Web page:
Major Themes as an Adult
I ended up at Dancing Rabbit through the convergence of three themes in my life: sustainability activism/teaching, community living and spirituality.
Sustainability: At the age of 20, I dropped out of college to take my first professional eco-activist job, as the assistant canvass director for one of the PIRGs. It was a big fat lesson in burnout and I discovered I don’t have the stomach for confrontational, enemy-making politics… but I never did manage to get the activist bug out of my system. I leaned into education instead and have almost always since then been involved in some kind of teaching.
Spiritual and Personal Growth: At 24, after years of searching for a way to express my deeply-felt spirituality in a way that would satisfy a natural scientist’s daughter’s brain, I was blessed with stumbling upon a course called Avatar and starting, in earnest, my quest for growth, connection and self-less service. While my path has taken me away from Avatar, I am grateful for that work (which lasted 15 years) that helped me become more self-responsible, appreciative and empowered. I’ve also always had a strong pagan-esque relationship to the land and waters of the midwest, and currently feel held by the lovely, rolling land I live on.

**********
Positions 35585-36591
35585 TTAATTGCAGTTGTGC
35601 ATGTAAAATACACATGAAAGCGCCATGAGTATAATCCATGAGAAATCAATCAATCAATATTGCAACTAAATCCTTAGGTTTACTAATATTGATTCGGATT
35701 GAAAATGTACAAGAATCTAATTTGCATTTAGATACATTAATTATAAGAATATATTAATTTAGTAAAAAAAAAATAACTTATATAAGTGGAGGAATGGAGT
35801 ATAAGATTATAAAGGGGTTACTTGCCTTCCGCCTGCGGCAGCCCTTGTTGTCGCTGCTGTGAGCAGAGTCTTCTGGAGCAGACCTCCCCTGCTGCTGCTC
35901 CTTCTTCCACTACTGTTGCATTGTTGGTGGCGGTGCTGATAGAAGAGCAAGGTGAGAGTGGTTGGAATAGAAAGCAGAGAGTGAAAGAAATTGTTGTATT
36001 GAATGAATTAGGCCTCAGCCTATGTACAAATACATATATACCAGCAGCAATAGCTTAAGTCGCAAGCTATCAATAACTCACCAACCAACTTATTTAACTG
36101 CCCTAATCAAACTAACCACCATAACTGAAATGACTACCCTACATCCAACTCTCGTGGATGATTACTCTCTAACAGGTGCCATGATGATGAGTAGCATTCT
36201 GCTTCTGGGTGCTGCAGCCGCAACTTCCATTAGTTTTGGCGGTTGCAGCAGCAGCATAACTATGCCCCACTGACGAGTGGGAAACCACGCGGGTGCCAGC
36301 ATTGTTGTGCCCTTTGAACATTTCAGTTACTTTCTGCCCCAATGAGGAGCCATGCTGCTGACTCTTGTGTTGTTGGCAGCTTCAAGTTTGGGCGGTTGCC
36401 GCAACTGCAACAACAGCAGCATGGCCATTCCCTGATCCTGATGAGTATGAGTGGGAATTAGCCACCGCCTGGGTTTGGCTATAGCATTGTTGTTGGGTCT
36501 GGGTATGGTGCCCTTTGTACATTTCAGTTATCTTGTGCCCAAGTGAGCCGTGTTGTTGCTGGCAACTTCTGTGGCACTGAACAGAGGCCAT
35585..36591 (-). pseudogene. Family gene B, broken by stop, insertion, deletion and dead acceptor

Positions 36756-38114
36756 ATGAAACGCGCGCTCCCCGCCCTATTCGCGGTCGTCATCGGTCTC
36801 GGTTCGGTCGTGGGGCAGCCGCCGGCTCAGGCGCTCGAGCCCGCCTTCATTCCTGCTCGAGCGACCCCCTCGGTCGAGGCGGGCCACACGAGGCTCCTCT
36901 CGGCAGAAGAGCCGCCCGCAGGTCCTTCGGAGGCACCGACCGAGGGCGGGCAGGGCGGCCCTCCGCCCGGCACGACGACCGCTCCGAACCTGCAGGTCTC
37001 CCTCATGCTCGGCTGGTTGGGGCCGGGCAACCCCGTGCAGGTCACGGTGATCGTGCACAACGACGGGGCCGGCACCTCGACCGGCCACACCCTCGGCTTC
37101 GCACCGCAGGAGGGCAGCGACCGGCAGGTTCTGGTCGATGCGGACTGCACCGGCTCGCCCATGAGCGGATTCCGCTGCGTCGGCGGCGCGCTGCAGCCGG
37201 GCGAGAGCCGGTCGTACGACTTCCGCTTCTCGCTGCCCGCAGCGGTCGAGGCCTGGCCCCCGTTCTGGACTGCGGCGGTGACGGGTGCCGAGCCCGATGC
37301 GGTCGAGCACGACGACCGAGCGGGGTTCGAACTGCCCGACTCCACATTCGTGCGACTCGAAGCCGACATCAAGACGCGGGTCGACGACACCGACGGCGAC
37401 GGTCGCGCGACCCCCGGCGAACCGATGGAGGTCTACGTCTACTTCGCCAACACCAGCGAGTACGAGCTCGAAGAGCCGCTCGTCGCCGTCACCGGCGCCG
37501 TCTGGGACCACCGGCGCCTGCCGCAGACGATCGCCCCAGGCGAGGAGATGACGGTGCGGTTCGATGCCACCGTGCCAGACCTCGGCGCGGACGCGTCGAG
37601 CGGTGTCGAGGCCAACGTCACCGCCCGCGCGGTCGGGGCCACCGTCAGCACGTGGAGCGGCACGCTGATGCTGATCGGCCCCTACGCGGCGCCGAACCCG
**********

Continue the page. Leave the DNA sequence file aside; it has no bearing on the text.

I’ve also discovered a strong affinity for Buddhism. In 2010, I was diagnosed with chronic lyme disease, after nearly a year of going physically downhill with a “mystery illness”. Facing my mortality in my early 40’s was helped immensely by Buddhist practice and study, as well as by becoming part of the chronic lyme community. I created a blog about my and other patients’ experiences, which also helped me feel less powerless while being bed and couch bound for the better part of two years when I was at my sickest. Never have I been more grateful for having a real community around me than during those years, and now that I am back on my feet, being able to serve that community feels like a real gift.